This piece, and others by Torn, are wonderful for many reasons. First off, this is a computer generated imagery created by a woman. Though this should not make this artwork novel, in our current social climate, it does. There are not the numbers of women creating art like this that there are of men. Secondly, her choice of imagery is really great. This piece is aesthetically pleasing. The beauty of the piece successfully cloaks the message she wishes to convey, though is readily apparent to those that choose to take a deeper dive into what is being shown in the work. That is a really interesting and difficult way to create art.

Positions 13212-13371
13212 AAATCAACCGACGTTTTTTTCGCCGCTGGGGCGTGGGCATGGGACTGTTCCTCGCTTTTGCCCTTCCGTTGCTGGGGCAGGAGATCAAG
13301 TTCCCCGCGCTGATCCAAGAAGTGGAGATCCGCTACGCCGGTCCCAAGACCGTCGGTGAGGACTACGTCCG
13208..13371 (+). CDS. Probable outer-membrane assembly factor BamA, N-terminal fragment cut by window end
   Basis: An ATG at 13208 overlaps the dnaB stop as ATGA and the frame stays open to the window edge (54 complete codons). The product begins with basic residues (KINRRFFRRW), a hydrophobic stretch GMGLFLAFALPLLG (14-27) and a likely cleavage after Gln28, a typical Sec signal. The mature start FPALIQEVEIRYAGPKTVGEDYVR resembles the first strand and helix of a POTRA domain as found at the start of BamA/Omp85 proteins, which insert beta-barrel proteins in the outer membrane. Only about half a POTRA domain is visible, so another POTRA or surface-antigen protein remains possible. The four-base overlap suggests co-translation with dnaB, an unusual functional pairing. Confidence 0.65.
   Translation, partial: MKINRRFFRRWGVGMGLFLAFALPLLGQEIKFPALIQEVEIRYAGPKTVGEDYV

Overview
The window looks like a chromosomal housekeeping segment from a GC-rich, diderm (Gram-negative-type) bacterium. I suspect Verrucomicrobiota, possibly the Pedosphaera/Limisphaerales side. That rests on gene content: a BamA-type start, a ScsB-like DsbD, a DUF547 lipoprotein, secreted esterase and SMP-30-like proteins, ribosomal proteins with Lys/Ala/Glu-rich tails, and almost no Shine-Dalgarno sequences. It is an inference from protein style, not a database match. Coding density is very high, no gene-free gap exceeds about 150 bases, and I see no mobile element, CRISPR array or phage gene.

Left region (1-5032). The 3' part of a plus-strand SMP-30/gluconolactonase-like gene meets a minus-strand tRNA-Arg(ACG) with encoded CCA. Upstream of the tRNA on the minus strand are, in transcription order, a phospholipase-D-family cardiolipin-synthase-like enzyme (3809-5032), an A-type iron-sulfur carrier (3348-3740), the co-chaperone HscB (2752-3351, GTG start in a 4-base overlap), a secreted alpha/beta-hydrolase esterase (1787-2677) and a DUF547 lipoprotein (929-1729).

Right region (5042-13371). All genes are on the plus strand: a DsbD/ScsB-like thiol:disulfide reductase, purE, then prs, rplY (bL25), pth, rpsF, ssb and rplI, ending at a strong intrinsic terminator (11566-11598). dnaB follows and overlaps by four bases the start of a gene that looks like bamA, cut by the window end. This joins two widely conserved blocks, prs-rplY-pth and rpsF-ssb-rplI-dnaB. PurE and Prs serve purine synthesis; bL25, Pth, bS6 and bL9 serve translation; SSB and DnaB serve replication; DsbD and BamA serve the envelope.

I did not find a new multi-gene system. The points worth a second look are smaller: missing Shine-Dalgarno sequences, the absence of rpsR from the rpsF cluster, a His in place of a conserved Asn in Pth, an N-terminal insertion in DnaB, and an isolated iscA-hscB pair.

Breathe Deep, is comparable to another of Torn’s pieces, titled #DuckFace. This piece is a part of a series with similar titles that reflect popular hashtags relating to selfies seen around social media: #BathroomSelfie, #FoodSelfie, etc. This piece features the visage of a young woman making a “duck face”; she purses her lips to their furthest extent and bats her eyelashes at the camera. This piece uses similar methods utilized in Breathe Deep. The color palette and, really, overall aesthetic are reminiscent of her earlier work. This piece is more direct in its critique of women’s role in society. This work discusses the differences and similarities between online and real life personas; where does one end and where does one begin? It is a really beautiful discussion of identity.

Performing alone for a camera connected to a social network, @RealSelfCindy examines her body in order to discover her real self. Through the lens of Instagram, human and avatar, subject and object are conflated to form a true identity where the mind can turn the body into anything that it imagines. (via dataa-editions, 2016).